Constitution, Equality & Muslim Reservation

 

by Prof. Faizan Mustafa, Vice-Chancellor NALSAR University of Law, Hyderabad

 

The promulgation of the Constitution based on Democracy, Rule of Law, Social Justice and Secularism, in 1949, though the original Article 296 in the Draft Constitution providing for reservation for in legislature and due representation in the executive had been dropped, had revived their spirits to some extent.

 

Unfortunately, during the years of transition between 1947-77, the community remained diffident about its future, faced as it was with recurring communal violence, blatant hostile discrimination and systematic vilification.

 

By early eighties the community realized that its future unquestionably lay in its motherland and that, along with the emergent social forces that had been unleashed by democracy and development, it had both to develop a stake in development and, at the same time, assert its equitable share through participation in public life. Thus they started demanding their share in the national developmental cake through affirmative action.

 

Muslim reservation was suggested by the Rangnath Commission also and UPA government did provide 4.5 % reservation to minorities( not Muslims alone) before the U.P. elections but the same was stayed as after losing elections UPA did not defend it well in the Andhra High Court. The matter is in the apex court.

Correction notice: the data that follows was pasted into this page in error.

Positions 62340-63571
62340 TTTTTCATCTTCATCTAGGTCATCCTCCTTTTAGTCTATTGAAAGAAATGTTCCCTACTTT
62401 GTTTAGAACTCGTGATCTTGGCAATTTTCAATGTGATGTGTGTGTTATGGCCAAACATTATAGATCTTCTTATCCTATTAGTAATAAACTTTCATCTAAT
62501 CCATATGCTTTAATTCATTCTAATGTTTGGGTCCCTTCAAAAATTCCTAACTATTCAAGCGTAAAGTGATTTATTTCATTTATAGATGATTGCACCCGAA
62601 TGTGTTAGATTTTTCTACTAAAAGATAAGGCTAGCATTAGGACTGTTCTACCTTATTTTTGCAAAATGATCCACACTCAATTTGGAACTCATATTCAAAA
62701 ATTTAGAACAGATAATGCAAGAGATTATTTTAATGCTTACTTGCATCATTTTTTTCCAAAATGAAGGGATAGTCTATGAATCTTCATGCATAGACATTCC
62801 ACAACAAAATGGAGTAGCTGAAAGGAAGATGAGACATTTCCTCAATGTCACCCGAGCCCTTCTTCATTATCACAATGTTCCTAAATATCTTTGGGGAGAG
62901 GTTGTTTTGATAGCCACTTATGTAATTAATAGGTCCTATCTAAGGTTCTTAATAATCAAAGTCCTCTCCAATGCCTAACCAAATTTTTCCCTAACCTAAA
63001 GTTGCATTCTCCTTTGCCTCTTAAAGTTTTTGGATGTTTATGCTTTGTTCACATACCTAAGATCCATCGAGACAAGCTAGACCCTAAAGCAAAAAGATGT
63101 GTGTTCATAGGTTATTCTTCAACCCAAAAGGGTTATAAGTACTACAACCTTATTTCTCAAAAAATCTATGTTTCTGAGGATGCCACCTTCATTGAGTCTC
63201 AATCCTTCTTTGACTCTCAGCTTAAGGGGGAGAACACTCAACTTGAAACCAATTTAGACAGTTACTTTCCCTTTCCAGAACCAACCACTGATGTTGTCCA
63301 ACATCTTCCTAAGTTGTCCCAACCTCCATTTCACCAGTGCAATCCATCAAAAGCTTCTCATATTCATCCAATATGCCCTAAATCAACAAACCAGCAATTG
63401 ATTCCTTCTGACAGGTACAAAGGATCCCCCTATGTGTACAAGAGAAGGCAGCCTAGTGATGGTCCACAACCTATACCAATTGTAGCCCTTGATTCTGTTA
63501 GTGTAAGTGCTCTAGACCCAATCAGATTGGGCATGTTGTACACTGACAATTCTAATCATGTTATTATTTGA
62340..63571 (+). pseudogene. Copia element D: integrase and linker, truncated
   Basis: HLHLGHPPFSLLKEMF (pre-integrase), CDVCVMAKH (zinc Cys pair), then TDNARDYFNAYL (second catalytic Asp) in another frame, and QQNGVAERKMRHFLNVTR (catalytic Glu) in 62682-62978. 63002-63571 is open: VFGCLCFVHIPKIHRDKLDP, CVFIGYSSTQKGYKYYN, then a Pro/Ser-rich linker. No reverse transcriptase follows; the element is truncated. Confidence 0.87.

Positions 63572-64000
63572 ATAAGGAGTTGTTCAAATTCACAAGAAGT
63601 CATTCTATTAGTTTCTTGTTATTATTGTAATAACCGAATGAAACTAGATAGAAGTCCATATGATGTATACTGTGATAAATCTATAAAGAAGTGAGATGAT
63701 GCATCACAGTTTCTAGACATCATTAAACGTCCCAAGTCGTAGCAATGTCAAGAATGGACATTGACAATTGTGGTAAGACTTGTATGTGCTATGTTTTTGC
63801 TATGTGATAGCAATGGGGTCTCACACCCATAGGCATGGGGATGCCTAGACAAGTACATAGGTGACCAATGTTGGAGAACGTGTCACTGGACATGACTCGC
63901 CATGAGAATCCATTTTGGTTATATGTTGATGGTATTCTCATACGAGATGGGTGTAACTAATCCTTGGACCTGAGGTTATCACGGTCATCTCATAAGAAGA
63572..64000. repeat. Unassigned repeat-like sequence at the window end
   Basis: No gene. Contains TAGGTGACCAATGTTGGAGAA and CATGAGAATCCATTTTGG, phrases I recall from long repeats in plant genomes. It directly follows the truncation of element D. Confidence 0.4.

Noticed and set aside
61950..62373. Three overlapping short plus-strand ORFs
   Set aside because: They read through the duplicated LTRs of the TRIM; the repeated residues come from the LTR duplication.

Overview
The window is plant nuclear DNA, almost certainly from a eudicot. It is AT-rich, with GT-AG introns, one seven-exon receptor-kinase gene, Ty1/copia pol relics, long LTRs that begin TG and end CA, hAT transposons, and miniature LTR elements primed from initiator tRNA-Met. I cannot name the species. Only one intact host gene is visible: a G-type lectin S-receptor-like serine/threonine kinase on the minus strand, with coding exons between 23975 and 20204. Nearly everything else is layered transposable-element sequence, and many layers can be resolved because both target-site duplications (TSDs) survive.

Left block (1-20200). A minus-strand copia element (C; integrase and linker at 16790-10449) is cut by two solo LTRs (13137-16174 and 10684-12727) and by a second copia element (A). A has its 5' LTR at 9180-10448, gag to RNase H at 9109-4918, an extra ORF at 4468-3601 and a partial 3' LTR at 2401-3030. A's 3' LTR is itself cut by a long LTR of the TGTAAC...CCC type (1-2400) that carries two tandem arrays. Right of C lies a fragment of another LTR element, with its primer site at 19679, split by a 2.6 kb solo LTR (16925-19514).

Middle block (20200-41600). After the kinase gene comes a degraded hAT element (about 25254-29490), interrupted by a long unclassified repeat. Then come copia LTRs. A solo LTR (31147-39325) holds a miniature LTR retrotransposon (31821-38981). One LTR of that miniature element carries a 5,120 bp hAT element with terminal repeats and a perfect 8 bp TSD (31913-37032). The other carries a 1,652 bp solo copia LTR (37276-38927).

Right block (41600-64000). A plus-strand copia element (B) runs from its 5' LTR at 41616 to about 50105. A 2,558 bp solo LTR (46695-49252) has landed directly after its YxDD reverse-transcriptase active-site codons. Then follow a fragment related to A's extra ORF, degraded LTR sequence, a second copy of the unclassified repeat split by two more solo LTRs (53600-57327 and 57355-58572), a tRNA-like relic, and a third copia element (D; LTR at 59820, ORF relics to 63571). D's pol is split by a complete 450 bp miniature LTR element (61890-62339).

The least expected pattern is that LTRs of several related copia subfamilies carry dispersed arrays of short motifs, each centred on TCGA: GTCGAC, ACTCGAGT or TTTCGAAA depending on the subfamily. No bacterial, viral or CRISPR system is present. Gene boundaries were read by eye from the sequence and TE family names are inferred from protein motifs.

Three issues are to be understood here: is it religion based reservation and thus unconstitutional, reservation for Muslims is unjustified as Islam does not recognize caste system and by this kind of reservation, share of Hindu Backward castes is going to be snatched away.

 

This is not religion based reservation. It is not reservation for minorities or for Muslims. It is reservation for certain BCs identified on the basis of social and educational backwardness.

 

This is also not a new reservation. The Backward Class Minorities have already been identified in the Central List State-wise in 1993 based on commonality between each State List and the Mandal List for each State and others on the statutory advices of the National Commission for Backward Classes (NCBC) set up on the direction of Supreme Court in the Mandal judgement. All of them were identified solely on the basis of social and educational backwardness as prescribed by the Constitution.

 

Religion of castes / communities was not a factor at all — neither a qualification nor a disqualification. Any scheme of reservation can be criticized as one based on religion only if all members / castes or communities of any religion are included in toto and given reservation.

 

In the State-wise Central List of Backward Classes, just as certain castes of Hindus which are not socially backward are not included, Muslim castes / communities like Syed, Pathan, Mogul, Arab, Irani, Cutchi-Memon, Bohra, Khoja, etc., and Christian castes or communities like Syrian Christians and Sikh castes like Jat Sikhs, Khatri Sikhs etc. are not included because they are not socially backward.

 

Obviously, castes/communities which are included in the BC list and provided reservation are not based on religion and what has been done is not at all unconstitutional. Moreover the crucial word in Art 15 Art 16 is “only”. This implies that if a religious, racial or caste group forms a weaker section under Article 46 or constitutes a Backward Class under Article 15(4) & 16 (4) of the Constitution, it is entitled to special provisions for its advancement.